The path scheduler 144 applies the aggregated routing information 172 to routing decisions for network paths 160 between the network nodes 130 by identifying the network paths 160 corresponding to favorable performance characteristics, in which the network paths 160 are each defined by a plurality of the network nodes 130, as disclosed at step 318. Therefore, the performance characteristics of each of the internodal hops of Table I, for example, determine the optimal path by adding or summing the characteristics of the respective hops.
Therefore, the scheduler 144 applies the routing information 172 by computing, based on a set of successively identified messages 150, expected performance between the respective nodes 130, as depicted at step 319. The scheduler 144 computes, from the extracted routing information 172, for each of the candidate paths 160, an aggregate performance indicative of message traffic performance between a particular source and destination (i.e. typically PE routers 130) for each of the candidate paths 160, as shown at step 320. In the exemplary scenario in FIG. 3 and tables I and II, the path scheduler 144 computes, for each of the candidate paths 160-1 and 160-2, an aggregate transport time indicative of message traffic performance between the source and destination (i.e. PE1 to PE3) for each of the candidate paths 160. In other words, using transport time as the performance characteristic, the path scheduler 144 applies the network routing information 172 to the plurality of paths 160 between nodes to compute a propagation time between the selected nodes PE1 and PE3.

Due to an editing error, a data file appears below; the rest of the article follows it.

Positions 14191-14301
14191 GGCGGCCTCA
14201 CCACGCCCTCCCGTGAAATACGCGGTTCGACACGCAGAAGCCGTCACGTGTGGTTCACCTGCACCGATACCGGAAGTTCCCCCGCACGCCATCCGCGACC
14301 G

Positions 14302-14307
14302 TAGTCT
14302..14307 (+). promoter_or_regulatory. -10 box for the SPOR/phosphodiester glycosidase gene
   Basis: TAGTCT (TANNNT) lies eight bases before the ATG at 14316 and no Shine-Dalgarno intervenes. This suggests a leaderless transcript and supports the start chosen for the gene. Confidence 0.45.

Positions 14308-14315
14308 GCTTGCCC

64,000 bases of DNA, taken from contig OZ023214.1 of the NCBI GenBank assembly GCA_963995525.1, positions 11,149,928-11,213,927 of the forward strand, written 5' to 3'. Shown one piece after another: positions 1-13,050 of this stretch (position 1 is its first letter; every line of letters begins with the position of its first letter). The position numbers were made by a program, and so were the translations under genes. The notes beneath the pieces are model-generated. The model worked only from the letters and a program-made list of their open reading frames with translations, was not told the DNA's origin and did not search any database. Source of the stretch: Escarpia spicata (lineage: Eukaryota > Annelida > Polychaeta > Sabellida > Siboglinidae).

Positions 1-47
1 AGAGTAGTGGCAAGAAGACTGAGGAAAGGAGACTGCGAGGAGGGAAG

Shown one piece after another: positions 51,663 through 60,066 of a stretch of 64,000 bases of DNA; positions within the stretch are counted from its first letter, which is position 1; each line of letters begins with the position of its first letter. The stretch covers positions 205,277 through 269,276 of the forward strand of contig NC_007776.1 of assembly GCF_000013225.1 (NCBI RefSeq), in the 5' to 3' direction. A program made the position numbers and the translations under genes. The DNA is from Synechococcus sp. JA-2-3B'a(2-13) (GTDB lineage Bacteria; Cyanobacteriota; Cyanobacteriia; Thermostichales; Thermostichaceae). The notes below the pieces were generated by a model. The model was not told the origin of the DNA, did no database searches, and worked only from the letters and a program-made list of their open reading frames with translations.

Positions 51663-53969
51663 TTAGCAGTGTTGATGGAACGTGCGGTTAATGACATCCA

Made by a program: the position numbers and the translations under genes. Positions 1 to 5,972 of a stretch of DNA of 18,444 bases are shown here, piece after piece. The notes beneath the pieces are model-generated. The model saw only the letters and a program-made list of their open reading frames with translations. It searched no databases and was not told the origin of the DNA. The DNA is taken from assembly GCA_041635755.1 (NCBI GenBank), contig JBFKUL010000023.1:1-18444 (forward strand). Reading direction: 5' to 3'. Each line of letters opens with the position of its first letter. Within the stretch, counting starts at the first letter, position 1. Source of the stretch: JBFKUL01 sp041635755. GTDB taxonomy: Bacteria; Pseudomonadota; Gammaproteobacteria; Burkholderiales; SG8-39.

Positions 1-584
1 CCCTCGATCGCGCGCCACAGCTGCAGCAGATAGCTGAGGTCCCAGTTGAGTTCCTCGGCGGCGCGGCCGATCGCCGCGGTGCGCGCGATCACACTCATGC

To compute the optimal path in a particular context (i.e. guaranteed delivery scenario), guaranteed delivery parameters are applied by specifying the attributes to be measured according to predetermined QOS criteria, as depicted at step 322. The QOS criteria indicate which performance characteristics are applied and the particular performance values required, such as transport time. Accordingly, the path scheduler 144 enumerates a set of quality of service (QOS) tier levels, in which the QOS levels are indicative of an expected throughput performance, as shown at step 323, and associates each of the candidate paths 160 with a QOS level, as depicted at step 324. The path attributes allow the path scheduler 144 to qualify the paths as satisfying a particular QOS level, such as a transport time from PE1 to PE3 in 100 ms, for example. The path scheduler compares the computed performance attributes to the associated QOS level to selectively the route message traffic over a particular path 160, as disclosed at step 325.